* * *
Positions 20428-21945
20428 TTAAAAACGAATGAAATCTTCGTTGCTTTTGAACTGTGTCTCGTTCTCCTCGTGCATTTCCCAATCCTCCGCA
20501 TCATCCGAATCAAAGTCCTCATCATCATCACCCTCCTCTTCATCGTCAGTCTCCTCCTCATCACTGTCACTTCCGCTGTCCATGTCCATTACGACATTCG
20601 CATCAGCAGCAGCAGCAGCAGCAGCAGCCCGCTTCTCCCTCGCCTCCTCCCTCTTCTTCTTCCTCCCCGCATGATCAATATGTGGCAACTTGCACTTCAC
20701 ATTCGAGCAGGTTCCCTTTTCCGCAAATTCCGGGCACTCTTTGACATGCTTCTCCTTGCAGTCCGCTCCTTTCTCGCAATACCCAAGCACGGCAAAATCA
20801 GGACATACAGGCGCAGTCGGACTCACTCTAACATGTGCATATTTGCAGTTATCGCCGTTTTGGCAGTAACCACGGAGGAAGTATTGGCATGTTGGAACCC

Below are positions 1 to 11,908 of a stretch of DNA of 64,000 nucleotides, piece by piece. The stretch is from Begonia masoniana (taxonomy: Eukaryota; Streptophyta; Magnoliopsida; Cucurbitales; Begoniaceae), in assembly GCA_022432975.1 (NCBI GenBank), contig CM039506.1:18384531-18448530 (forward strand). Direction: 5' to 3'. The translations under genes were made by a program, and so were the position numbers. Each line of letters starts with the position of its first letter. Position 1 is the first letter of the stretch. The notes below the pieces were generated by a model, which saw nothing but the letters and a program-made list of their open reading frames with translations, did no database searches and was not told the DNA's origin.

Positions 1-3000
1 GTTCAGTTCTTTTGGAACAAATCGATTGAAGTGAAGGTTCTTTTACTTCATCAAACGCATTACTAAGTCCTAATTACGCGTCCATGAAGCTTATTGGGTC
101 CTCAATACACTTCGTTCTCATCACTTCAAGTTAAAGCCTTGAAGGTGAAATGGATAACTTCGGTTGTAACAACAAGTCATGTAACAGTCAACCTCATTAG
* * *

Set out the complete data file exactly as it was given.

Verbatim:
Positions 20428-21945
20428 TTAAAAACGAATGAAATCTTCGTTGCTTTTGAACTGTGTCTCGTTCTCCTCGTGCATTTCCCAATCCTCCGCA
20501 TCATCCGAATCAAAGTCCTCATCATCATCACCCTCCTCTTCATCGTCAGTCTCCTCCTCATCACTGTCACTTCCGCTGTCCATGTCCATTACGACATTCG
20601 CATCAGCAGCAGCAGCAGCAGCAGCAGCCCGCTTCTCCCTCGCCTCCTCCCTCTTCTTCTTCCTCCCCGCATGATCAATATGTGGCAACTTGCACTTCAC
20701 ATTCGAGCAGGTTCCCTTTTCCGCAAATTCCGGGCACTCTTTGACATGCTTCTCCTTGCAGTCCGCTCCTTTCTCGCAATACCCAAGCACGGCAAAATCA
20801 GGACATACAGGCGCAGTCGGACTCACTCTAACATGTGCATATTTGCAGTTATCGCCGTTTTGGCAGTAACCACGGAGGAAGTATTGGCATGTTGGAACCC

Below are positions 1 to 11,908 of a stretch of DNA of 64,000 nucleotides, piece by piece. The stretch is from Begonia masoniana (taxonomy: Eukaryota; Streptophyta; Magnoliopsida; Cucurbitales; Begoniaceae), in assembly GCA_022432975.1 (NCBI GenBank), contig CM039506.1:18384531-18448530 (forward strand). Direction: 5' to 3'. The translations under genes were made by a program, and so were the position numbers. Each line of letters starts with the position of its first letter. Position 1 is the first letter of the stretch. The notes below the pieces were generated by a model, which saw nothing but the letters and a program-made list of their open reading frames with translations, did no database searches and was not told the DNA's origin.

Positions 1-3000
1 GTTCAGTTCTTTTGGAACAAATCGATTGAAGTGAAGGTTCTTTTACTTCATCAAACGCATTACTAAGTCCTAATTACGCGTCCATGAAGCTTATTGGGTC
101 CTCAATACACTTCGTTCTCATCACTTCAAGTTAAAGCCTTGAAGGTGAAATGGATAACTTCGGTTGTAACAACAAGTCATGTAACAGTCAACCTCATTAG